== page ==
Michael Gruenwald at the University of Utah is supported by an award from the Chemical Theory, Models and Computational Methods (CTMC) Program in the Chemistry Division to perform theoretical and computational research on the crystallization of chiral molecules. Objects are called chiral if they cannot be superimposed with their mirror images -- just like the left and right hands of humans. Many molecules such as amino acids (in DNA) and sugars that are important for the functions of the human body are chiral. They exist in right-handed and left-handed pairs, called enantiomers. Notably, when it comes to medicine, only one enantiomer is wanted in many drug applications. Often one chiral form is beneficial and the other may have no activity or may be harmful. Laboratory syntheses of drugs frequently result only in mixtures, and it is difficult and costly to separate enantiomers. For a small fraction of drug molecules, crystallization can be used to produce solids from solution that contain only one of the enantiomers. Crystallization, when it works, separates entantiomers cheaply and efficiently. The Gruenwald research group is exploring separations that use crystallization to understand how they are guided by such aspects as molecular shape and interaction forces. Computational models are being developed to help predict when crystallization to form pure enantiomers will happen; This understanding has great potential value for drug development and other chemical syntheses. The models at the heart of this work are used in extensive educational outreach to introduce chemical principles to young students. An educational workshop is being created that leverages the strong visual connections between chiral molecules, their crystal structures, and artwork by M.C. Escher.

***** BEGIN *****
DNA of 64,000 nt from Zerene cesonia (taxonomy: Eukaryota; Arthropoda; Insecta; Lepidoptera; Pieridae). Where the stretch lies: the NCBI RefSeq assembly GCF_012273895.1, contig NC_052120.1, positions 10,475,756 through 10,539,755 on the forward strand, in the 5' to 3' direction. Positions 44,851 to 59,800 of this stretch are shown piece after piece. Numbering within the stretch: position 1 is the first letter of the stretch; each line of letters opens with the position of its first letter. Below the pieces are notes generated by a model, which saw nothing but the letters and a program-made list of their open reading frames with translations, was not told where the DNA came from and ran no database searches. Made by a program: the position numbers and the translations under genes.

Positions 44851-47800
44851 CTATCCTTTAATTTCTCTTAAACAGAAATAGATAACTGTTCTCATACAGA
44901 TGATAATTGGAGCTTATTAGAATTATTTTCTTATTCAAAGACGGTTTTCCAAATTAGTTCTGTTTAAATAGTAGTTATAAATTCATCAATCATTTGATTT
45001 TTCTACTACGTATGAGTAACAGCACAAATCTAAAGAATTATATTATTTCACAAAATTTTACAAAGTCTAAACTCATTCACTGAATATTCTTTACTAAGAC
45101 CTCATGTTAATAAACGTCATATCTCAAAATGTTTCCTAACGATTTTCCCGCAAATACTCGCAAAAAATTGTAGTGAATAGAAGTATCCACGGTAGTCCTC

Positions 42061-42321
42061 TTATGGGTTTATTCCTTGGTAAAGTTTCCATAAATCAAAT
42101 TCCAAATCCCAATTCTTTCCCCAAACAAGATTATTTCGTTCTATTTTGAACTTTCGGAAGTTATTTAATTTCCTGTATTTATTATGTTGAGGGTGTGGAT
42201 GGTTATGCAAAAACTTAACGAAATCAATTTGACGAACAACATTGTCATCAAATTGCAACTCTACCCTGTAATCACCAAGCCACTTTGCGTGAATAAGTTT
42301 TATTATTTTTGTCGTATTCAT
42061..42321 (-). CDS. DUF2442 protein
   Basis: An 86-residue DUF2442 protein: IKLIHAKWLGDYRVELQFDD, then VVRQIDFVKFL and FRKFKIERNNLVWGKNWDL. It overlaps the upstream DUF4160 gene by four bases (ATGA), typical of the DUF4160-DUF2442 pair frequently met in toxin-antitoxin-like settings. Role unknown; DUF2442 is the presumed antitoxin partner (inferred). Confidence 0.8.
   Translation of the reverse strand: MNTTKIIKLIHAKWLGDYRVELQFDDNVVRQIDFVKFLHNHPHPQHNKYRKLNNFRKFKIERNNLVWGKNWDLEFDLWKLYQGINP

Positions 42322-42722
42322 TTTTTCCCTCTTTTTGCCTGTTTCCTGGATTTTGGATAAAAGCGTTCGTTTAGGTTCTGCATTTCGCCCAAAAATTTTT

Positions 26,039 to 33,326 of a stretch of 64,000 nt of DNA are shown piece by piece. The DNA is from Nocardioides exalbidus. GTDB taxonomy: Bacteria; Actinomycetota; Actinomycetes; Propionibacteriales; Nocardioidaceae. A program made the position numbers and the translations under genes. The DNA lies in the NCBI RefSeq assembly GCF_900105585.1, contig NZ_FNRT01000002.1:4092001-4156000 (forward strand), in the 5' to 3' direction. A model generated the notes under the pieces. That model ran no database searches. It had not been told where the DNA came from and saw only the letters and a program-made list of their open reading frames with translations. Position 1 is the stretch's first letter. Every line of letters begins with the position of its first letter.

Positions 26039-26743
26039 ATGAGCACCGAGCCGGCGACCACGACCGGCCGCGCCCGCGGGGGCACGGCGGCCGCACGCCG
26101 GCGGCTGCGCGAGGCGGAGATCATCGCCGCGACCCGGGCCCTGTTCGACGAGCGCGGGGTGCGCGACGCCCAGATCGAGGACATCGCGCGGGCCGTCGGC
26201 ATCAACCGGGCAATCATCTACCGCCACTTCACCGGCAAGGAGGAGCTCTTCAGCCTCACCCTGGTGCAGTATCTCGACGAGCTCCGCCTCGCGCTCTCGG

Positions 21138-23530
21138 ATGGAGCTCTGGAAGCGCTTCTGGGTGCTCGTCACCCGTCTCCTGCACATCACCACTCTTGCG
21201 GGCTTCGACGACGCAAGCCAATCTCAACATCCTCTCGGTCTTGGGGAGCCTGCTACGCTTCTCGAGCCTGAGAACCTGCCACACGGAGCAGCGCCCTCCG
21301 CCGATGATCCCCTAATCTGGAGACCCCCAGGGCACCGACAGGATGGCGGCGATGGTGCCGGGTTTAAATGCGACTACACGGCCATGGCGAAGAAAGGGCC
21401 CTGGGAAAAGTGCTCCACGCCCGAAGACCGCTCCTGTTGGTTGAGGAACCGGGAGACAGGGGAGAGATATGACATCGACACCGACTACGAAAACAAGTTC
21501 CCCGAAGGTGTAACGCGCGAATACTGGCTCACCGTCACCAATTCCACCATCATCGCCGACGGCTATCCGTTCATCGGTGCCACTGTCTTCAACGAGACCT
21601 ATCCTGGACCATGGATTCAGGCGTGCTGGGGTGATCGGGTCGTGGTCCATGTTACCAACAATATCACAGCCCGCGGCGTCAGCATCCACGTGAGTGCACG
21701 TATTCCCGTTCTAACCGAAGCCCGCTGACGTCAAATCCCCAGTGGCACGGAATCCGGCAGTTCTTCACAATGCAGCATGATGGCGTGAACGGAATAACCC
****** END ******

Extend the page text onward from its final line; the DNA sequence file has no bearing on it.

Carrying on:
Research supported by this award aims to understand why racemic or other mixtures of chiral molecules in solution spontaneously form enantiopure crystals. Molecular models and computational methods are being developed to reveal the driving forces and guiding principles for the formation of both enantiopure and racemic crystals. Computationally efficient models are used to consider a broad range of molecular shapes and interactions within molecular dynamics computer simulations, including specific methods of trajectory sampling as well as coarse-graining. Large data sets of computational crystallization experiments are created, and models will be characterized according to their propensity to form enantiopure or racemic crystals. Of particular interest is the development of computational methods that can enumerate all low-energy crystal structures of these models and thus determine the thermodynamic landscape for chiral crystallization. By determining distributions of small molecular clusters, fundamental differences in the nucleation dynamics of enantiopure and racemic crystals can be identified. Statistical models are being developed that allow one to predict the likelihood of enantiopure crystallization from knowledge of racemic and enantiopure crystal structures. One ultimate aim is to inform computational screening procedures to pre-determine the likelihood of a racemic mixture to separate and thus to allow the rational synthetic modification of molecules to enhance the separation. Another is for the molecular models and methods of crystal structure enumeration developed here to be useful for future studies of the self-assembly of chiral and non-chiral building blocks on different length scales, including proteins and inorganic nanostructures.
This award reflects NSF's statutory mission and has been deemed worthy of support through evaluation using the Foundation's intellectual merit and broader impacts review criteria.